Energy Drinks and Teens – What Every Parent Ought to Know

energy-drink-dangers1Jolt, Buzzed, Amp, Red Bull, Monster, Rockstar, Nos, Full Throttle, Sobe… sounds like nicknames for the starting lineup of a hockey team, but they’re not.

These, my fellow wired parents, are the names of just a handful of the many different energy drinks that our teens are consuming by the “BFC” (that’s an acronym for Big F*****g Can, and is indeed the name used for one style of Monster drinks).

And we thought we were wild when we were kids and we drank Mountain Dew, now they have things like Hype and Bawls to get their kicks with. Are these energy drinks safe? As parents of today’s teens, should we be concerned?

Increasing Popularity

According to a recent USA Today article, the  market  for energy drinks in the US was at a whopping $5.4 billion. Even more, the market is growing at an annual 55% rate. As you may have guessed, much of this growth is due in part to the popularity among young drinkers – teens like yours and mine.

Caffeine Amounts

A quick Google search of “energy drink caffeine amounts” yields several good links to investigate just how much caffeine these buzzy drinks contain. One of the most comprehensive lists can be found at Energy Fiend (appropriately named).

Energy Fiend’s caffeine list includes just about every energy drink on the market, as well as other caffeinated beverages like drip coffee and Diet Coke. This lets you more easily compare the caffeine amounts to something you have some experience with.

Lack of Regulation

When it comes to regulations on how much caffeine energy drink manufacturers may infuse into their products, well, none exist. The FDA does not currently regulate caffeine amounts.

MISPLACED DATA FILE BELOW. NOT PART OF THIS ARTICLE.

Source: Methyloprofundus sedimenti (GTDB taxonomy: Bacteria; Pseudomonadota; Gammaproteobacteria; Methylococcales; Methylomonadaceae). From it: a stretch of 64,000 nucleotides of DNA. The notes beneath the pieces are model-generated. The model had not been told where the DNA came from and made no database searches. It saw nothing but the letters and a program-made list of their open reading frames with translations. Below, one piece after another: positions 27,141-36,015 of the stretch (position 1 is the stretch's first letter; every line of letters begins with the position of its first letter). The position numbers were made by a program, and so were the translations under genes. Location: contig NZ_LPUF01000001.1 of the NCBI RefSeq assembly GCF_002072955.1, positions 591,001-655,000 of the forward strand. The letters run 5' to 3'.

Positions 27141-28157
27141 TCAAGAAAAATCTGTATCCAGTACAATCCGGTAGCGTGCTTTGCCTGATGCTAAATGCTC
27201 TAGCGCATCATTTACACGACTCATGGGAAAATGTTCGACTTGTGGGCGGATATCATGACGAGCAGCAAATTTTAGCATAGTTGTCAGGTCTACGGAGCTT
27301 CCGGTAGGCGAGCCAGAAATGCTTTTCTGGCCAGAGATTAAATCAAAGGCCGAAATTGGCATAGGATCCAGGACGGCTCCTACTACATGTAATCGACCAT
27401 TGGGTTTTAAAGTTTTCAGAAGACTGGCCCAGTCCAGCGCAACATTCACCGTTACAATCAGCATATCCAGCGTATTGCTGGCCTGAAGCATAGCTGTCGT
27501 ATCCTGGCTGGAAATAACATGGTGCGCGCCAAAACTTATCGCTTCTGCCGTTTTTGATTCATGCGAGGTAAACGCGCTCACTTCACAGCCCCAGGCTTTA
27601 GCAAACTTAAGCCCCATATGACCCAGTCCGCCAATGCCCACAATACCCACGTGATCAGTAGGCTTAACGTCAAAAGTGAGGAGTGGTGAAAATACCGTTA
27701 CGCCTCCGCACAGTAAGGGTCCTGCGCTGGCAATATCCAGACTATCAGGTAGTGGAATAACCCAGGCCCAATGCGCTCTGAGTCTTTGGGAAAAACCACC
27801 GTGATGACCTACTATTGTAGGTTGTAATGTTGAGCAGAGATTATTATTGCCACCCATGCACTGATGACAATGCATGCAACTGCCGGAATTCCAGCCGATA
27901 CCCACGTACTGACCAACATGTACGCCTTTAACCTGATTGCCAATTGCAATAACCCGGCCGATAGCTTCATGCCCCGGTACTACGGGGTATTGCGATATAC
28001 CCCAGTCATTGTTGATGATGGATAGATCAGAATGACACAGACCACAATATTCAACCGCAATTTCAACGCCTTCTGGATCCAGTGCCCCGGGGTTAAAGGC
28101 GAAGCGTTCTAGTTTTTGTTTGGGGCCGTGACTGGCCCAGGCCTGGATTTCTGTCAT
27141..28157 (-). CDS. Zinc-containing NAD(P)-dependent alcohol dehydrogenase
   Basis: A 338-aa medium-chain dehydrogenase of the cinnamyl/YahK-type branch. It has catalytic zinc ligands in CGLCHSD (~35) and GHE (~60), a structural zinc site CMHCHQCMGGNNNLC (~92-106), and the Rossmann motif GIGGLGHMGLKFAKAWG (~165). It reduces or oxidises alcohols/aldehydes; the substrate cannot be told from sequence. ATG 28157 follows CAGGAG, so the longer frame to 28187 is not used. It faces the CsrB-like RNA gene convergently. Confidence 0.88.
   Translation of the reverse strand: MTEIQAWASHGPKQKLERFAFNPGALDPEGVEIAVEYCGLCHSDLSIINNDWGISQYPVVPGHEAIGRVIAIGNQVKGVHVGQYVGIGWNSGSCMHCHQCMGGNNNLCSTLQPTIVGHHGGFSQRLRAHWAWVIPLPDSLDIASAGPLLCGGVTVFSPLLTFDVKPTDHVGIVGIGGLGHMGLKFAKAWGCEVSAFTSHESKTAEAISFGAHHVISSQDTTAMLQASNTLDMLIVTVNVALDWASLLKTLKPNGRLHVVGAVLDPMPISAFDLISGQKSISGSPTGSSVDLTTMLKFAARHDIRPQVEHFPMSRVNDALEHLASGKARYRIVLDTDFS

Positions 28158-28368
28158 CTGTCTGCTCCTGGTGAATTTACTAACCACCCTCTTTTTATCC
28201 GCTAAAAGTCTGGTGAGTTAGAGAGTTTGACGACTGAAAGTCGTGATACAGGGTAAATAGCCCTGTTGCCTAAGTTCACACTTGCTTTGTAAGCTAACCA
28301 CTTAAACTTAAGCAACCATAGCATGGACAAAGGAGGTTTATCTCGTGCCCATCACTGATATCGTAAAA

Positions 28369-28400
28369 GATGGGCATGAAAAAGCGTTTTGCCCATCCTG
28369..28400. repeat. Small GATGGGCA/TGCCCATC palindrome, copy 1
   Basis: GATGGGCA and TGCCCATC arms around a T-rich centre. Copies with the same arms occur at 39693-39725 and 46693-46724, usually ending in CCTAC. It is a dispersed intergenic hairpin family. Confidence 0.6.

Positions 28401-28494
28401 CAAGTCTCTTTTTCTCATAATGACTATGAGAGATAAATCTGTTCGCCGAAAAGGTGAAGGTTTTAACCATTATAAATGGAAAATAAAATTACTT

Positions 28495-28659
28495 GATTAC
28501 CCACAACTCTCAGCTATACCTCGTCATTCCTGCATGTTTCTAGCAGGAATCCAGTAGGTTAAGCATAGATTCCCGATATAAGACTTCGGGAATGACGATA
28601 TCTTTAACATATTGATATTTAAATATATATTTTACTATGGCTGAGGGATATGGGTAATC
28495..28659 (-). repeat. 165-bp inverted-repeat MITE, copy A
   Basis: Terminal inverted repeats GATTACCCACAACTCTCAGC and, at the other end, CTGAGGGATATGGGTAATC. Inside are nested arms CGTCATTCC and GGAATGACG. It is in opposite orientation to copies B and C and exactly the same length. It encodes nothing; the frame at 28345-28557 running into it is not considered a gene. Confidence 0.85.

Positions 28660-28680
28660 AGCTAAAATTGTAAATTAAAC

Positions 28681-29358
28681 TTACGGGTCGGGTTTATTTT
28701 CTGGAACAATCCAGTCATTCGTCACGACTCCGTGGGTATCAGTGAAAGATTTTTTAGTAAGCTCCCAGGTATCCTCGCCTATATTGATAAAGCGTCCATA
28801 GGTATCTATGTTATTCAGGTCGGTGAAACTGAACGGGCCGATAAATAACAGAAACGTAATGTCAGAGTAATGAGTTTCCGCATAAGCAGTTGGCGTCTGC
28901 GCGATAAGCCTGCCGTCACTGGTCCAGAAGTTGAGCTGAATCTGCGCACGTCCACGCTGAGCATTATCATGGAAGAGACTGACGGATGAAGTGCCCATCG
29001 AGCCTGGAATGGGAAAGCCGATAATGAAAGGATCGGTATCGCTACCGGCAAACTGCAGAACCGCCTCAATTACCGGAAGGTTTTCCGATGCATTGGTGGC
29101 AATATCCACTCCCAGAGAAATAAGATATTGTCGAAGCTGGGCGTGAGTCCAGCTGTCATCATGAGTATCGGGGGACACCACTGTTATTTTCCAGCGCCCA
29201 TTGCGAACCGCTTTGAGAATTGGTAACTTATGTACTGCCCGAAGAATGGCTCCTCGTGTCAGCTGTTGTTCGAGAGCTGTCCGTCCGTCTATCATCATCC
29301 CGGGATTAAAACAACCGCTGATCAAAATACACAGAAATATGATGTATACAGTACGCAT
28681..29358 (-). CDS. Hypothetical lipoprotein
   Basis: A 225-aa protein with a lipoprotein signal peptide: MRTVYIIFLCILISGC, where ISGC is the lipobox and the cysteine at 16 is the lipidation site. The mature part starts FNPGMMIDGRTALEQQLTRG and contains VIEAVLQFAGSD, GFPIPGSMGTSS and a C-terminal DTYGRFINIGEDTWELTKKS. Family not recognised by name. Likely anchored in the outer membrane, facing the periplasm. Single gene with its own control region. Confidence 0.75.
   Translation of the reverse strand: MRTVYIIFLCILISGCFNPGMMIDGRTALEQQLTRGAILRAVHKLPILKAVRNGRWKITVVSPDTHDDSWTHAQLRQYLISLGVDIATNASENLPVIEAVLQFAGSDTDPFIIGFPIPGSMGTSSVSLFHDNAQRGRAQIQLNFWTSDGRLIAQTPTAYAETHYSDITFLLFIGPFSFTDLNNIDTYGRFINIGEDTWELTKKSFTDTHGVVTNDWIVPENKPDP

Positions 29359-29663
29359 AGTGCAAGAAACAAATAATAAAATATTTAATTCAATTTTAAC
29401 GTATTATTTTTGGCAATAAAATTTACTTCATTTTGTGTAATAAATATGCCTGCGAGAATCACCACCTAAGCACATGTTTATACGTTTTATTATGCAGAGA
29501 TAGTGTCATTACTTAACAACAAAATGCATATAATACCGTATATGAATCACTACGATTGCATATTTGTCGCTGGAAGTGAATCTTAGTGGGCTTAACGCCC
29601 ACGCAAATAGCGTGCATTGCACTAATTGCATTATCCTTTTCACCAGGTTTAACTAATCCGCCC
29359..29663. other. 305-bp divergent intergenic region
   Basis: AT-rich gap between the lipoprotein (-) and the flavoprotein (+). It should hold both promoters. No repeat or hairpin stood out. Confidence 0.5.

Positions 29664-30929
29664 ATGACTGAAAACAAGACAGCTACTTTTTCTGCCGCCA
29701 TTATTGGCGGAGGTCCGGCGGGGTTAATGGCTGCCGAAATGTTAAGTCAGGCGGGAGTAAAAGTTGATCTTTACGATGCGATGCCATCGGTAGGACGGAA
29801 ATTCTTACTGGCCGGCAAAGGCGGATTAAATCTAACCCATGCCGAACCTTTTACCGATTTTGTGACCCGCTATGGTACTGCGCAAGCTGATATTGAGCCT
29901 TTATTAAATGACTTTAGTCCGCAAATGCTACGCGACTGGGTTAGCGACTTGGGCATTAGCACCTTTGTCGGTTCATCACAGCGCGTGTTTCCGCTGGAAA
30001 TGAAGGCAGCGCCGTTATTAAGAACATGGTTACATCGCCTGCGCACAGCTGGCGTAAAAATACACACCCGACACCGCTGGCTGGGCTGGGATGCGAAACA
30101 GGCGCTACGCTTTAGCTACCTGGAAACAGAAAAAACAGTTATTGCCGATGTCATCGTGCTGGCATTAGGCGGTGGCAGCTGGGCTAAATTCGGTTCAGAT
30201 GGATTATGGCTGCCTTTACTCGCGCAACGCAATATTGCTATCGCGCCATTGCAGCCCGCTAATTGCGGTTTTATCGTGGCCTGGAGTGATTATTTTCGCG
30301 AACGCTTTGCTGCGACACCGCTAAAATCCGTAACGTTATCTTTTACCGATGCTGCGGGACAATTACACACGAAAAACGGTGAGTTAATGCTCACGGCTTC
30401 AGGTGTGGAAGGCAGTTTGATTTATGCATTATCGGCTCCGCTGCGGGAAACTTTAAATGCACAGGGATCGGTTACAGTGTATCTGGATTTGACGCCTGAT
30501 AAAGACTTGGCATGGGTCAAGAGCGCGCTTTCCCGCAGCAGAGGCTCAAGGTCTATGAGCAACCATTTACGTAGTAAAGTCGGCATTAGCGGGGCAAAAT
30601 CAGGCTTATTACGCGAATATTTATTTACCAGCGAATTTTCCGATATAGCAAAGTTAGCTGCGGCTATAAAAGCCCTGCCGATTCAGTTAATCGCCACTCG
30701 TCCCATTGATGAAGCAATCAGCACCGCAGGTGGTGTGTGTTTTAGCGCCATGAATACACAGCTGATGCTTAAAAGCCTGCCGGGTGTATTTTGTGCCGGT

A can of one brand may contain about 50 milligrams of caffeine – about the same as a Mountain Dew. Meanwhile, another may contain a mind-buzzing 500 milligrams of caffeine – enough to cause some potentially dangerous side-effects for someone not very tolerant to caffeine.

What makes this more worrisome is the fact that many of these drinks do not label the amount of caffeine the product contains. You’d think the FDA would regulate this, right? Not yet.

Death by Caffeine

The Energy Fiend website contains an interesting caffeine calculator known as “Death by Caffeine“. The tag line for the calculator – “How much of your favorite energy drink, soda, or caffeinated food would it take to kill you?” Hmm, sounds like good family fun. Actually, it is pretty amusing to play with, just don’t tell your teens about it.

Parental Role

Both of our teenage boys have consumed their fair share of energy drinks over the past couple of years. As with most things with teens, making sure they’re being reasonable with their choices is the key with these beverages.

We’ve discussed the dangers of over-consumption of caffeine, and they’ve both come home with stories of kids they know at school who went way overboard and paid the price.

At the ripe old age of 35, I must admit that I spend some time with these drinks once and awhile as well. Like our teens, I don’t drink them too often, and never down more than one in a day.

What about you? Has the energy drink craze made it’s way into your home? How have you dealt with this with your kids? Please share your experiences in the comments.


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